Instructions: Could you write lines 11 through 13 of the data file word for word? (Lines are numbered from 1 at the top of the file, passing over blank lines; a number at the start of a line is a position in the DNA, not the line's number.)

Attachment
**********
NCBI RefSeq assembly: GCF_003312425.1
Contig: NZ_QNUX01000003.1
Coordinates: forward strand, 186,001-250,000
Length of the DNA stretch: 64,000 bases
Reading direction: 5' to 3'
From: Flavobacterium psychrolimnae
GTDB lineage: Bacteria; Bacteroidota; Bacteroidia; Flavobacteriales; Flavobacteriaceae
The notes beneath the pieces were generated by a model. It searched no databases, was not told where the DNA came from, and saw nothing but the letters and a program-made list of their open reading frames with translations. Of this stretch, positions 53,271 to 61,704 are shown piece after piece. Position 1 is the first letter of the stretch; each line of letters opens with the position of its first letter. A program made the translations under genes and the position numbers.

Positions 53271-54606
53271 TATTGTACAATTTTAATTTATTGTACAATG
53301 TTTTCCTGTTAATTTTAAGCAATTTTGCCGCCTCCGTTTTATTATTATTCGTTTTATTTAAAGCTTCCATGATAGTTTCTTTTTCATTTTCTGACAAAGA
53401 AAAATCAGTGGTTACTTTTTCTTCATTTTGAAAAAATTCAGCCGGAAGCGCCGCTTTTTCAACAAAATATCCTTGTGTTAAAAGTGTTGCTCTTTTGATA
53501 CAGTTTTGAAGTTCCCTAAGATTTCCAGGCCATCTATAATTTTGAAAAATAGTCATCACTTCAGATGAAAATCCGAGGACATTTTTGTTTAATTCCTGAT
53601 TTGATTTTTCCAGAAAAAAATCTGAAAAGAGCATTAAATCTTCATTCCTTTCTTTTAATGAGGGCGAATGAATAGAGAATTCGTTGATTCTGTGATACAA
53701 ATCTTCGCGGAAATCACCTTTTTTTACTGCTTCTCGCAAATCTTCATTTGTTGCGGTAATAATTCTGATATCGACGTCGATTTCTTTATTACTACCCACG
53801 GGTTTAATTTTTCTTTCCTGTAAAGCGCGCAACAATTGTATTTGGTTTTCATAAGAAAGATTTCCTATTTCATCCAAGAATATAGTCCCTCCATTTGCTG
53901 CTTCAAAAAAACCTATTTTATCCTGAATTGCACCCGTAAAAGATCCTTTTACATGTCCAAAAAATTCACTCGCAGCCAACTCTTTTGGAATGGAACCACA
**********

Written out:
53301 TTTTCCTGTTAATTTTAAGCAATTTTGCCGCCTCCGTTTTATTATTATTCGTTTTATTTAAAGCTTCCATGATAGTTTCTTTTTCATTTTCTGACAAAGA
53401 AAAATCAGTGGTTACTTTTTCTTCATTTTGAAAAAATTCAGCCGGAAGCGCCGCTTTTTCAACAAAATATCCTTGTGTTAAAAGTGTTGCTCTTTTGATA
53501 CAGTTTTGAAGTTCCCTAAGATTTCCAGGCCATCTATAATTTTGAAAAATAGTCATCACTTCAGATGAAAATCCGAGGACATTTTTGTTTAATTCCTGAT